Downfall of a great Australian icon | Innovation Tech
THE path accidentally laid out by “young” Warwick Fairfax just over 30 years ago has reached a dismal terminus.
But the decades-old ambitions of the Nine network to own Fairfax have finally been blessed, in one of the most dramatic and significant media deals of our history.
The great and elegant Fairfax galleons will become an offshoot of Nine Entertainment. Once a company with TV stations as subsidiaries, Fairfax is now the junior partner of a network.
The driving strategy of its senior executives has been to strip the unnecessary elements of the company — sometimes its most distinctive features — to prepare it for a takeover.
In a corporate sense, to save the Fairfax fleet it had to be sunk.
The Nine Entertainment ownership will have some obvious consequences. For example, the future of joint ABC/Fairfax investigative journalism exercises would appear doubtful.
And there is apprehension over the fate of “the venerable mastheads” as daily events in print. They could become online products Monday-to-Friday and only appear as newspapers on weekends.
In terms of history, the door has been slammed shut on the great Fairfax family as important participants in the nation’s political and social parade.
The Fairfax clan were as close as we could get to homegrown royalty, with a Sydney harbourside mansions as its palace.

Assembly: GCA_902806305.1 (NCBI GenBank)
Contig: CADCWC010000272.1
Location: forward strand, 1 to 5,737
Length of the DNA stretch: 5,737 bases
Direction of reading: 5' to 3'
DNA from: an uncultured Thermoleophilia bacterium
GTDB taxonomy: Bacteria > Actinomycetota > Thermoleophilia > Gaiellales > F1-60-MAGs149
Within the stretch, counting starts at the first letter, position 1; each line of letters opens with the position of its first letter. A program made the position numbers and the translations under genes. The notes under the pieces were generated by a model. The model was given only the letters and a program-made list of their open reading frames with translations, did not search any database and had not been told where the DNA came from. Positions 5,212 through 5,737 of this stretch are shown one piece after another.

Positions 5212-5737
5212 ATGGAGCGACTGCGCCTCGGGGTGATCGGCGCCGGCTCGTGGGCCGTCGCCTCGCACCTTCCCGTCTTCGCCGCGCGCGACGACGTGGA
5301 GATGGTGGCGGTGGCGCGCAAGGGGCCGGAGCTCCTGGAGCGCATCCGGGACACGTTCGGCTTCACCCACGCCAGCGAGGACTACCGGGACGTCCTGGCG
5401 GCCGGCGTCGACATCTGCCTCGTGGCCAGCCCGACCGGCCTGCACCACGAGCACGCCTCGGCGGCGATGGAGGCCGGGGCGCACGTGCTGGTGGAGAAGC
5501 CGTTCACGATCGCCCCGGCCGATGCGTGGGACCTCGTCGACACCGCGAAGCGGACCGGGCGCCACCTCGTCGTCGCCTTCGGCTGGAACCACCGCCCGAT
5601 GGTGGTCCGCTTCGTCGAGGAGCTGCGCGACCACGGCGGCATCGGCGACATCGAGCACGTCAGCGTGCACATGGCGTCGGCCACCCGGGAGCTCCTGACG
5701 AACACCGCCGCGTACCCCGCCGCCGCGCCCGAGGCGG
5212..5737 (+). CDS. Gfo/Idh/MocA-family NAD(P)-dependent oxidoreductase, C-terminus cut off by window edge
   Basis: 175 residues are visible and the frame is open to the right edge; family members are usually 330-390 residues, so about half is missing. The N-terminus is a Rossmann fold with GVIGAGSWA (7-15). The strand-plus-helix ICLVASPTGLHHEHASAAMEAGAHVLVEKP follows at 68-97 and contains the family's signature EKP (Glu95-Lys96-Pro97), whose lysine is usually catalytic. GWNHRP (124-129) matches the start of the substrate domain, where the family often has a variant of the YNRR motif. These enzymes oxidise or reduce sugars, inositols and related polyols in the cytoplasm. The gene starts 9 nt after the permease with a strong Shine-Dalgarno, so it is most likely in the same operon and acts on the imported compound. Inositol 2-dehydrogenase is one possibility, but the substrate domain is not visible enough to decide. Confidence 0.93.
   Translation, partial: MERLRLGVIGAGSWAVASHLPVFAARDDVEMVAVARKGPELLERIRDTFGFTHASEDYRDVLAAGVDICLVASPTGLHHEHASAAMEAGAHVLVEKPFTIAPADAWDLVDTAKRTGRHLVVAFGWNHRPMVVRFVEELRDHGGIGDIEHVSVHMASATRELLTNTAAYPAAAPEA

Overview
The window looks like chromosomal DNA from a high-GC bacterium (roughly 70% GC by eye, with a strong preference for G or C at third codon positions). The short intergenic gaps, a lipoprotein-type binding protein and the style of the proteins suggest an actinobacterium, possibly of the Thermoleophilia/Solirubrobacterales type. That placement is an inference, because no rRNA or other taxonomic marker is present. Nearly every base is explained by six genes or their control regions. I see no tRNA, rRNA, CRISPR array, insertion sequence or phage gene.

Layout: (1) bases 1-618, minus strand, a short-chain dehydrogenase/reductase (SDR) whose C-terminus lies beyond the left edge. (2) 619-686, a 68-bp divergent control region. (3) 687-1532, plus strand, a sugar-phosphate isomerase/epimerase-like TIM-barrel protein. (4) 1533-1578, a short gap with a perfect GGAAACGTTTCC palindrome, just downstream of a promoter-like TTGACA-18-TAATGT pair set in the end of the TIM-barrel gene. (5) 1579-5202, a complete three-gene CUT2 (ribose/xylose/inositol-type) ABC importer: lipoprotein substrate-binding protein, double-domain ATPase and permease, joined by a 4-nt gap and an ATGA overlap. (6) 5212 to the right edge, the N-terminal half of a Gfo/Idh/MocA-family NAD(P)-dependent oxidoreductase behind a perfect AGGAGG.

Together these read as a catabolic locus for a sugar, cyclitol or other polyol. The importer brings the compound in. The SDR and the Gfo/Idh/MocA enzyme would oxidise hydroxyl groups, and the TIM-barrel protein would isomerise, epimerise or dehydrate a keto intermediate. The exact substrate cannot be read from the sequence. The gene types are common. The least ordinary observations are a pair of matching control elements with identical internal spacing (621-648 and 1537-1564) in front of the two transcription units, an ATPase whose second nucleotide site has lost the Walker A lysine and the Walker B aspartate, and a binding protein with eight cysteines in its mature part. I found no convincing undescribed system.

One of the last links to that era was Lady Mary Fairfax who died last year aged 95.
This reduced corporate independence of Fairfax has been a lingering and excruciating process which began with a bold bid for sovereignty.
In 1987, after the death of Sir Warwick Fairfax, young Warwick, 26, his son by his third wife Mary, launched a bold bid to privatise John Fairfax Holdings and resume full family ownership.
A declining market and botched handling saw the plan for a brighter Fairfax future turn into disaster, and by December, 1990 the company was in receivership. A year later young Warwick left for the United States were he has lived and worked since.
Owner of Nine at the time, the late Kerry Packer, wanted to buy the crumbled remains of Fairfax and his imported American corporate gunslinger, Al “Chainsaw” Dunlap, was poised to enter the newspaper offices to slash expenses.
It didn’t happen. Nine back then was fended off.
What Fairfax got was Conrad Moffat Black, a British newspaper executive with big plans for Fairfax, news of which reached here before he did in 1991 to scout out purchase options.
“I hope that my arrival will dispel the notion that I have cloven feet and pointy ears,” Mr Black joked.
Many were never convinced, particularly after the Black takeover in 1994.
He had his own “Chainsaw” Al, a South African named Stephen Mulholland who roused considerable Australian hostility.
The Black experiment lasted just five years during which circulations dropped alarmingly and after which he moved on. The man who became Baron Black of Crossharbour was later jailed in the US on charges related to fraud.
Then came an unsettled period in which all media outlets struggled with the brutal dynamics of the internet, digital commerce, and the fracturing of advertising sources. Fairfax was less successful in this adjustment and realignment than others.
But it continued to produce journalism of substance, and helped maintain diversity in the industry.
After the Nine takeover, all that could be a mere memory.